Internal jugular vein thrombosis is a rare critical cardiovascular emergency, which has potential catastrophic clinical outcomes by resulting in stroke and pulmonary embolism. Several etiologies have been reported; however, there are limited data on Lemierre’s and Trousseau’s syndromes, which are both rare conditions with advanced disease progression and poor clinical outcomes. Lemierre’s syndrome may present with typical progressively infectious symptoms and signs, including sore throat, neck mass, and fever, whereas Trousseau’s syndrome may present with thrombophlebitis and painful edema. Without antibiotic agents controlling the infection, the condition of patients with Lemierre’s syndrome may progress to sepsis or septic shock. The infection pattern plays an important role for differential diagnosis. Herein, we describe the case of a 46-year-old woman presenting with atypical symptoms of Trousseau’s syndrome mimicking Lemierre’s syndrome. Laboratory analysis including protein C, protein S, rheumatoid factor, and antinuclear antibody ruled out hypercoagulopathy and autoimmune vasculitis. Abdominal computed tomography and panendoscopy revealed ulcerative tumor at the antrum. Pathological examination confirmed the presence of signet-ring cell adenocarcinoma. We highlight the clinical features and etiologies of internal jugular vein thrombosis, especially in Lemierre’s syndrome and Trousseau’s syndrome, to aid physicians in making an early diagnosis and providing timely management.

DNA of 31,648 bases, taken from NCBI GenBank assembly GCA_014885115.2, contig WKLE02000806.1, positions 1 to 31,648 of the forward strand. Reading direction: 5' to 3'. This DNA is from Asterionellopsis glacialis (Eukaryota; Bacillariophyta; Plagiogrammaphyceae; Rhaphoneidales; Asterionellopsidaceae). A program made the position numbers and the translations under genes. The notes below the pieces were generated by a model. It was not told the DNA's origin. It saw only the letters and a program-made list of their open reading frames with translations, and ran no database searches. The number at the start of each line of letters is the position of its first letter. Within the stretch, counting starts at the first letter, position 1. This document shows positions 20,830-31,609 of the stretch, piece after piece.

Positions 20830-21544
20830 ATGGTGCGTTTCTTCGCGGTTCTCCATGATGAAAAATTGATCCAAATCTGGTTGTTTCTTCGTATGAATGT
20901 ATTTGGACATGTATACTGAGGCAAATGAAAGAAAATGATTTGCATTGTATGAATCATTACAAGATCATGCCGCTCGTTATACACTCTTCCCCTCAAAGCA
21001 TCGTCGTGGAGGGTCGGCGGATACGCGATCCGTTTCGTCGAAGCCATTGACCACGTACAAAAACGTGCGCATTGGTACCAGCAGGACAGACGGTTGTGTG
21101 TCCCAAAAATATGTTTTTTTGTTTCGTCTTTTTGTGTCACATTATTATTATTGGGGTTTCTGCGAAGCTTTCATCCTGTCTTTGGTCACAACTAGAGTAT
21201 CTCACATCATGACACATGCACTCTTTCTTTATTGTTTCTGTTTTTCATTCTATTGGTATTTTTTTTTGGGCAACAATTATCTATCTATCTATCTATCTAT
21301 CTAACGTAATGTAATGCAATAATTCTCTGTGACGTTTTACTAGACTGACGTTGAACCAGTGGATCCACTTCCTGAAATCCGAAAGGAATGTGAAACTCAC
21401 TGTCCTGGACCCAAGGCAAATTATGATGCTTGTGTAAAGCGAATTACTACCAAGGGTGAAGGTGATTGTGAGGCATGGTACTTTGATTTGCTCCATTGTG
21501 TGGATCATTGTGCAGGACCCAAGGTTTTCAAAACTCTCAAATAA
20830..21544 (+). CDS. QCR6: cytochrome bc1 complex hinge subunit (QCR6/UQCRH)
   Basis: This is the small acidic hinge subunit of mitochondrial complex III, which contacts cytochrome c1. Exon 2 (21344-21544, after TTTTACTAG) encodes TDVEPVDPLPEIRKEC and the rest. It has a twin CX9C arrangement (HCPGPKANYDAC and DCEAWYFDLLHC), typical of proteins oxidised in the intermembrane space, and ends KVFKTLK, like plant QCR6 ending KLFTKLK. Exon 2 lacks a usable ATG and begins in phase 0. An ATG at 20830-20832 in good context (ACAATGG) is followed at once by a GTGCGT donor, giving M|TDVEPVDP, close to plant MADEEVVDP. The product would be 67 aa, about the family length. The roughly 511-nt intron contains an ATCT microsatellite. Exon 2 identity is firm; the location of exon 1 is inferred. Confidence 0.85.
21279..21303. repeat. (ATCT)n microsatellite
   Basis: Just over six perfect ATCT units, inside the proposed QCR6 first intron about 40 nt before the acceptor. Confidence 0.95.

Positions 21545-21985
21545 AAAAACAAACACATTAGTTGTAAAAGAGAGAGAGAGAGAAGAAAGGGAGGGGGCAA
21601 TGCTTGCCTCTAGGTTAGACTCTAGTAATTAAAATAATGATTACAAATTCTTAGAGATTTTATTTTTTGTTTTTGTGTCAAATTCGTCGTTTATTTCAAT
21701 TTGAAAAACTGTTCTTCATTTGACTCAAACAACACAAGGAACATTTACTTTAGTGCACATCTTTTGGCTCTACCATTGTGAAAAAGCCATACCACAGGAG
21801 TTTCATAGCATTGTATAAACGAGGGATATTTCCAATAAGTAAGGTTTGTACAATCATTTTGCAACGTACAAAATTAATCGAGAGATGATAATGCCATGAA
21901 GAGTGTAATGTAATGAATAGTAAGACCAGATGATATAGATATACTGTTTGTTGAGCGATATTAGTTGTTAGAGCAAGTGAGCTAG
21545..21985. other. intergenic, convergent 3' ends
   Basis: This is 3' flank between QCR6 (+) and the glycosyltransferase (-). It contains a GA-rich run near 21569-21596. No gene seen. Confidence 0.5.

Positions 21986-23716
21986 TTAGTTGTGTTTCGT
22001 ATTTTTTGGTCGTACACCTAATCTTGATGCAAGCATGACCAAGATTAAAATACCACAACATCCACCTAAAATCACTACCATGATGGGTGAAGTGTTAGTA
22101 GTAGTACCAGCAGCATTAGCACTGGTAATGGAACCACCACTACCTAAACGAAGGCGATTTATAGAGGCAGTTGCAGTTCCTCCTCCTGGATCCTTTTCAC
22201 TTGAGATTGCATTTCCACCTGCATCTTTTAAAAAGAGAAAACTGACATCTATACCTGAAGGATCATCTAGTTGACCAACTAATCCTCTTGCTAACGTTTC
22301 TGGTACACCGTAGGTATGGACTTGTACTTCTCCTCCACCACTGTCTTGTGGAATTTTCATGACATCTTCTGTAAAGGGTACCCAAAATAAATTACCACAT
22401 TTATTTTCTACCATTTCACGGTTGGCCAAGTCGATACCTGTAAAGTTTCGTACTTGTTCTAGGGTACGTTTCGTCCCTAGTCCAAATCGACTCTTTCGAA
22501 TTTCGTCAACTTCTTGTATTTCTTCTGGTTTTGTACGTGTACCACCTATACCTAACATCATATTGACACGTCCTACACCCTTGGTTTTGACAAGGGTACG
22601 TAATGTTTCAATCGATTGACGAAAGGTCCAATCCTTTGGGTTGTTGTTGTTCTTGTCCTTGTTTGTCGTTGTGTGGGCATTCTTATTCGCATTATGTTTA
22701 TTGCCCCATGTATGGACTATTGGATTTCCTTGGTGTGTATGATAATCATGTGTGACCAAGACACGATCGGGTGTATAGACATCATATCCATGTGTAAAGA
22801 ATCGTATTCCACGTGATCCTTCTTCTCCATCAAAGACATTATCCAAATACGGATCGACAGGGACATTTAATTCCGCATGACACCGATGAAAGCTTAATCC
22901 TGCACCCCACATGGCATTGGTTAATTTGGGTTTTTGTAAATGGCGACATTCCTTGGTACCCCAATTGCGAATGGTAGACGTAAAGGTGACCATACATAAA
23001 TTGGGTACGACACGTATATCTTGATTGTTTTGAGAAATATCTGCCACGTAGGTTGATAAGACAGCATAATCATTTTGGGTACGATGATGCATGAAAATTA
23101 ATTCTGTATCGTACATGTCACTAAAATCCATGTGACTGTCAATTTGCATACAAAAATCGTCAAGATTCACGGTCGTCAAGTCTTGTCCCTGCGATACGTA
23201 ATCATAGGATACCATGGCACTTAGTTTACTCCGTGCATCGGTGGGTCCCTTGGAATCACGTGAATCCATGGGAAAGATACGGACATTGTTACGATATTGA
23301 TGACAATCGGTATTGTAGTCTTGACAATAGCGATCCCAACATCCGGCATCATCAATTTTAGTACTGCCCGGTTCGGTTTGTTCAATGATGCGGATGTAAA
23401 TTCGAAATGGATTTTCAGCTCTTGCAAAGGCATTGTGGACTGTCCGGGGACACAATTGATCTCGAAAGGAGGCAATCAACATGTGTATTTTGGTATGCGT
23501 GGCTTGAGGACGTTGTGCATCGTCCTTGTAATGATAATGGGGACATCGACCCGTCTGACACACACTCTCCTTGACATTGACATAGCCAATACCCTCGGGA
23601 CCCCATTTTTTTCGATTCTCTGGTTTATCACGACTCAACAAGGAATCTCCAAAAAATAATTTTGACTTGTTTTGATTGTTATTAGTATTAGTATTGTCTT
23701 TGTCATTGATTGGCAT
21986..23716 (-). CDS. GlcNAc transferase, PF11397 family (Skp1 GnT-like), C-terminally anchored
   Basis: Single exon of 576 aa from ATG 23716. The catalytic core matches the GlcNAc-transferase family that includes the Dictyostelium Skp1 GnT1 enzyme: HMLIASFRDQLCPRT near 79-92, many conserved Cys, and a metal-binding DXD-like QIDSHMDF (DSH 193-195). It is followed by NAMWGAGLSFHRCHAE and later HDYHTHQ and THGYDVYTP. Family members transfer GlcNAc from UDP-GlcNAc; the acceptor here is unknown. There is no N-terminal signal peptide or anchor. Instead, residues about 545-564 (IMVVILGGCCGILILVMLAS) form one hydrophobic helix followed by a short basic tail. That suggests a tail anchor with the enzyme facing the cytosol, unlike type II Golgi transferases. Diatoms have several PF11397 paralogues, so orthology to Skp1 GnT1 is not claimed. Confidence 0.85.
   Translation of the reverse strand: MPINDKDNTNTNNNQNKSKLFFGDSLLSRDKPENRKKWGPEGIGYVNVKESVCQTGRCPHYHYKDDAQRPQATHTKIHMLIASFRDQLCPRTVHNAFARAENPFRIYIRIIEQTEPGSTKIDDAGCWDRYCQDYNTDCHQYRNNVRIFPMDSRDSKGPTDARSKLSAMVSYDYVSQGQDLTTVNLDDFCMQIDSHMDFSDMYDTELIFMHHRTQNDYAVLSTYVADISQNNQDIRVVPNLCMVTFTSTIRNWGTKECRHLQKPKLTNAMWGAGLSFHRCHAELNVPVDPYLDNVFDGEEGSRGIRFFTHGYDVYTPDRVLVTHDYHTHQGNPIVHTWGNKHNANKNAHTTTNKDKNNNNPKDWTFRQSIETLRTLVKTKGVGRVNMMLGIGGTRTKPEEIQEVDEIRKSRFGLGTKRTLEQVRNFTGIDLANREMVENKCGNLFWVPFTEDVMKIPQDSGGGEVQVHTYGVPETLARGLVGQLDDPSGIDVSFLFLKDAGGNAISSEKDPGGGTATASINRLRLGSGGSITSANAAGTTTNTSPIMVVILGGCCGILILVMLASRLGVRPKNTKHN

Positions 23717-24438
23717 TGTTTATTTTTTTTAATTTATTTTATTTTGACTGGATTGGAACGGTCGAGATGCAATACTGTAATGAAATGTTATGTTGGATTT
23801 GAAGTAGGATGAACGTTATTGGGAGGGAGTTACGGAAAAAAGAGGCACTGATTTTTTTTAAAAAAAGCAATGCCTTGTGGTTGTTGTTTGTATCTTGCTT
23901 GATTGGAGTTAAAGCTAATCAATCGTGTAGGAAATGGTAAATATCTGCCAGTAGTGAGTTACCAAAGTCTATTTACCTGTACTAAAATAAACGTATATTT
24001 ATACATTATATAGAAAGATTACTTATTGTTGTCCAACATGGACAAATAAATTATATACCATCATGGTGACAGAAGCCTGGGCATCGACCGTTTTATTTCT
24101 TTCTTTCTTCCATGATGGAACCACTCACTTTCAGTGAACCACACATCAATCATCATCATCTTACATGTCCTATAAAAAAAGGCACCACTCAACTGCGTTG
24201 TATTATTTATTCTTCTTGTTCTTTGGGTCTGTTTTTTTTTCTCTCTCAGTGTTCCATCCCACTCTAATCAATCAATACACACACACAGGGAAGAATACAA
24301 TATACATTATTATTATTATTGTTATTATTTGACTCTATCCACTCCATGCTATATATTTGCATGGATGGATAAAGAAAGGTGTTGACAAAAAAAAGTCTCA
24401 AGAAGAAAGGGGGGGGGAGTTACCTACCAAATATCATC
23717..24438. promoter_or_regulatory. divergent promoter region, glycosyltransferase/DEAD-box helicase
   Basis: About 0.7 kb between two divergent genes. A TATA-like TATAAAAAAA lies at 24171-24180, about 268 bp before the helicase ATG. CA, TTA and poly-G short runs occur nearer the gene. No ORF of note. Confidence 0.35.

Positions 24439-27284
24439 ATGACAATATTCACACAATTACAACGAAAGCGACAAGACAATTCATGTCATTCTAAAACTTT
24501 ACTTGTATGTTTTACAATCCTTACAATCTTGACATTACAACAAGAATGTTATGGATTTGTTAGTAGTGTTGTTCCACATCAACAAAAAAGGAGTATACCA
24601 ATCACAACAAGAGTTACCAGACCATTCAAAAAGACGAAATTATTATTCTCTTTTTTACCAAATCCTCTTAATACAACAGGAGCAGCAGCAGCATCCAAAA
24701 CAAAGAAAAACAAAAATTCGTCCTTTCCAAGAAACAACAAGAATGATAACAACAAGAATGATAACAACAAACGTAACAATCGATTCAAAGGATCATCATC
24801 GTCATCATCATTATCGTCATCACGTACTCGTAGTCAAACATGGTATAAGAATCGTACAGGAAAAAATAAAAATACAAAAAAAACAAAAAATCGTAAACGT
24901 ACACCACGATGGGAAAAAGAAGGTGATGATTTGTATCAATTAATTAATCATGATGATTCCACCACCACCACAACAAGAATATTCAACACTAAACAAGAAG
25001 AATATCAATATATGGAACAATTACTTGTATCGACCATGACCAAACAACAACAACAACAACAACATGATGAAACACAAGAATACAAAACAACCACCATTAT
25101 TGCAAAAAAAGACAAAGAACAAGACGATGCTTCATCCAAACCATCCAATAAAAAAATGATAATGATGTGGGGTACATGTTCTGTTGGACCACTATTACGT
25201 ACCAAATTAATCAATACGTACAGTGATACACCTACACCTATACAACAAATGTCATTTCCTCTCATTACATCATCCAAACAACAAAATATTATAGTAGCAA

Copyright: © 2019 Tzu Chi Medical Journal.